Caitlin Clark, Iowa hold off Virginia Tech in top 10 showdown

CHARLOTTE — The third-ranked Iowa women’s basketball team, affectionately known as the Caitlin Clark Show in some circles, rolled into the Queen City on Thursday night for the Ally Tipoff against No. 8 Virginia Tech, an opponent also seeking to make an early-season statement in a matchup of Final Four teams from April.

The Hokies pushed the Hawkeyes, runners-up in last season’s national championship game, but Clark proved too much down the stretch, scoring 13 points in the fourth quarter en route to a game-high 44 in leading Iowa to an 80-76 triumph in front of an announced Spectrum Center crowd of 15,196, one of the largest to witness a women’s basketball game in North Carolina.

“Crowds like this should become normal for women’s basketball,” Clark said. “Iowa has a great history in Title IX and making it important. I grew up a fan of women’s basketball, and I’ve always understood there’s really great players in this game who are really fun to watch. At the same time, they’re some of my biggest role models, and to see myself on this stage now, it’s very hard to wrap my hands around the environments we get to play in.”

Trailing by 10 late in the third quarter, Virginia Tech (1-1) whittled the margin to 62-60 with 7:18 to play on Cayla King’s three-pointer. But Clark made sure the Hokies got no closer. She hit a three-pointer moments later to stretch the advantage to 71-62, and the margin grew to a dozen in the final minutes.

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Clark finished 13-for-31 shooting, including an uncharacteristic 5 of 16 on three-pointers, doing much of her damage at the foul line (13 for 17) on the way to the ninth game of at least 40 points in a decorated career. The senior point guard added eight rebounds and six assists with one turnover while playing the entire 40 minutes.

Virginia Tech’s Georgia Amoore provided a similar jolt for the Hokies, who as a No. 1 seed in last season’s NCAA tournament advanced to the first Final Four in school history. The Australian senior guard scored a team-high 31 points, making 7 of 14 from behind the arc. Center Elizabeth Kitley, the two-time reigning ACC player of the year, chipped in 16 points in addition to game highs of 16 rebounds and three blocks.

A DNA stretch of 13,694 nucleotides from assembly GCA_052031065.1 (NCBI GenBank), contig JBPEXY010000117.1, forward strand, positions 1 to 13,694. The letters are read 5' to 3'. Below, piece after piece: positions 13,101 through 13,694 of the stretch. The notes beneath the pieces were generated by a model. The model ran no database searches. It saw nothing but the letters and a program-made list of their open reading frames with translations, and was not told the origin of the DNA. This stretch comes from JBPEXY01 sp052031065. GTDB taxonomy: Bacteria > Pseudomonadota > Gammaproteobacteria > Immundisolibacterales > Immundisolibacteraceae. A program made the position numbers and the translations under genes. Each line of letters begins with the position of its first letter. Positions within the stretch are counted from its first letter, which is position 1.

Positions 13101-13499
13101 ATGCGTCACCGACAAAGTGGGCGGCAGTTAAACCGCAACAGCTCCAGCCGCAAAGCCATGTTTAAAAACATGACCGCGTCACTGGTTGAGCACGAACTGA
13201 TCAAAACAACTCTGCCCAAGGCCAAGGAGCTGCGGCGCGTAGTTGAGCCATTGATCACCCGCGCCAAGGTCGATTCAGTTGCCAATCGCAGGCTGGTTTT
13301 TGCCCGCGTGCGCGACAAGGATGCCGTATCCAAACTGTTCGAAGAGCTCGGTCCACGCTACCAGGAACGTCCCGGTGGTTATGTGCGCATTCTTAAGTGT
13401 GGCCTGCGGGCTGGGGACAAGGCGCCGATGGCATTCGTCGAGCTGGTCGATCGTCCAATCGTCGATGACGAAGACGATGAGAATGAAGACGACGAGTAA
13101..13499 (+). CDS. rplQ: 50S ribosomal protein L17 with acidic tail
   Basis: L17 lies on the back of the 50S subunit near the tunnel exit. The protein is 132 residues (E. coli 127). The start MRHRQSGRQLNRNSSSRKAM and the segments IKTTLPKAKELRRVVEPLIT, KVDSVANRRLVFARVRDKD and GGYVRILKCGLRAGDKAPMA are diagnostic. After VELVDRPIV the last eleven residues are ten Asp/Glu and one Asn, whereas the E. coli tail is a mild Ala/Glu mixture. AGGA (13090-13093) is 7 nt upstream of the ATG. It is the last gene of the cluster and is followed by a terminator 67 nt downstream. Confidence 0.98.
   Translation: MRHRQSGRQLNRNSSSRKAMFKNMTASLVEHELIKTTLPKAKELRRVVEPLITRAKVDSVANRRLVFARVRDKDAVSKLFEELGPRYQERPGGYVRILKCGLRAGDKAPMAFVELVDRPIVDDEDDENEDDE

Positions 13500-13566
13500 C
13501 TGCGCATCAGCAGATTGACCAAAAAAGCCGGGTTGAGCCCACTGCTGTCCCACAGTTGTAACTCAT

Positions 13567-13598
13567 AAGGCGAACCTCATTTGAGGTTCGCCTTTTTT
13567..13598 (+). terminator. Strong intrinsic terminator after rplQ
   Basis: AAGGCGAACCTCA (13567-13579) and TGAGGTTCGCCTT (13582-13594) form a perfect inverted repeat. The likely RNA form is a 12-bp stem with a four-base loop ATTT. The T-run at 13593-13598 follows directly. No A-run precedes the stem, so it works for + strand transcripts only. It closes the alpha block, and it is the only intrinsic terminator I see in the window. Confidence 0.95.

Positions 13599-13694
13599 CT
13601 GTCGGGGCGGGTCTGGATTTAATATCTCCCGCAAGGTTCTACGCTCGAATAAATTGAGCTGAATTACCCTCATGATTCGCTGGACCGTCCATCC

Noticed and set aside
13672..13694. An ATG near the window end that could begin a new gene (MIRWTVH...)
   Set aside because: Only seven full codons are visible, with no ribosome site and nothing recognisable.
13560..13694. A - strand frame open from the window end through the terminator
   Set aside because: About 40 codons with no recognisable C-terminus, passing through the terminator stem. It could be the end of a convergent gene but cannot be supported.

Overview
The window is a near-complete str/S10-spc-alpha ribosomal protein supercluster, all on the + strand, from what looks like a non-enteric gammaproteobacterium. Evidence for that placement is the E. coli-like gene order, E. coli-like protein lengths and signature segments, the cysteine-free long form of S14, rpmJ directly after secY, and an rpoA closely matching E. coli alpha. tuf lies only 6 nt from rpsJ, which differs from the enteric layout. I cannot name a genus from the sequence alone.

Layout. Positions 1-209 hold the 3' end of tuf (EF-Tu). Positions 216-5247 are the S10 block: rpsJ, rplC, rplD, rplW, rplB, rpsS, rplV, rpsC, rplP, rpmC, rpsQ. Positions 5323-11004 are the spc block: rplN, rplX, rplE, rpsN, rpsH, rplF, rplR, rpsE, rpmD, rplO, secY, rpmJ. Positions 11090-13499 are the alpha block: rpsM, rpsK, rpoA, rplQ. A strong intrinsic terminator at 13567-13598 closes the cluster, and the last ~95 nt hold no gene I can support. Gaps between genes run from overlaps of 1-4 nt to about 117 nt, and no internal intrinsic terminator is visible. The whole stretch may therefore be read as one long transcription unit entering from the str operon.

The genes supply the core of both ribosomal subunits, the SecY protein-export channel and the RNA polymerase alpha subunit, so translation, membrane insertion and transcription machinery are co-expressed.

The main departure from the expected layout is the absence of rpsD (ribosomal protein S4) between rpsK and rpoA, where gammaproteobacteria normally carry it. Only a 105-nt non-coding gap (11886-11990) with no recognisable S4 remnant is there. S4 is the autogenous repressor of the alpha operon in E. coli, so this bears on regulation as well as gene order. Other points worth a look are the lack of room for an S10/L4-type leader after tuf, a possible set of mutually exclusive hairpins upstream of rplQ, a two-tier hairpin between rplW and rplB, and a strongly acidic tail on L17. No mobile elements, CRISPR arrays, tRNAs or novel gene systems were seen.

“I’ve been in this arena when Stephen Curry was in here, and it wasn’t this loud,” Virginia Tech Coach Kenny Brooks said. “Maybe it was the seat I was sitting in, but the atmosphere in here [was amazing]. We weren’t perfect. We didn’t do everything well, we didn’t, but we played hard. We will fix the things we need to fix, and I’m very proud of the effort.”

A 13-2 run from Iowa (2-0) late in the third quarter turned a one-point deficit into a 53-43 lead with 2:10 to play when Kylie Feuerbach sank a deep three-pointer, creating space off the dribble between her and King, who spent much of the first half on the bench with two fouls and then picked up a third early in the second half.

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The game between the reigning tournament champions of their respective conferences seized on the momentum the sport generated from a record-setting Final Four last season at American Airlines Center in Dallas. The national championship game, for instance, in which LSU defeated Iowa, 102-85, drew 9.9 million TV viewers, the most for an NCAA women’s final.

Clark’s sublime shot-making throughout March Madness not only made her one of the most recognizable players in college sports but also contributed in large part to an announced attendance of 55,646 at Kinnick Stadium, where the Hawkeyes football team plays home games, for an exhibition last month against DePaul.

Iowa fans clad in black and gold gear flooded the streets around Spectrum Center well before the tip-off, packing bars and restaurants within walking distance of the arena. Many Hawkeyes supporters, regardless of gender, wore jerseys and T-shirts bearing Clark’s name and her No. 22 on the back.

“I never take it for granted,” Clark said. “We’re very far from home, and we still had an incredible crowd.”

Not to be outdone, Virginia Tech fans energetically rose and applauded in unison to the intro of Metallica’s “Enter Sandman,” the school’s adopted fight song used most notably at the start of home football games, when Hokies players emerged out of the tunnel and onto the court for warmups.

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Amoore treated Hokies fans to the highlight of the seesaw first half before Iowa entered the locker room with a 33-32 lead. With the final seconds ticking off the clock in the first quarter, Amoore collected a pass several steps on the defensive side of half-court logo and heaved a shot that swished through the net at the buzzer.

“It was absolutely unreal,” Amoore said of the atmosphere. “To have that turnout, it’s what you dream of. I’ve been in gyms where there weren’t many people. Hopefully we inspire younger girls, high school girls to play college basketball because it’s massive.”

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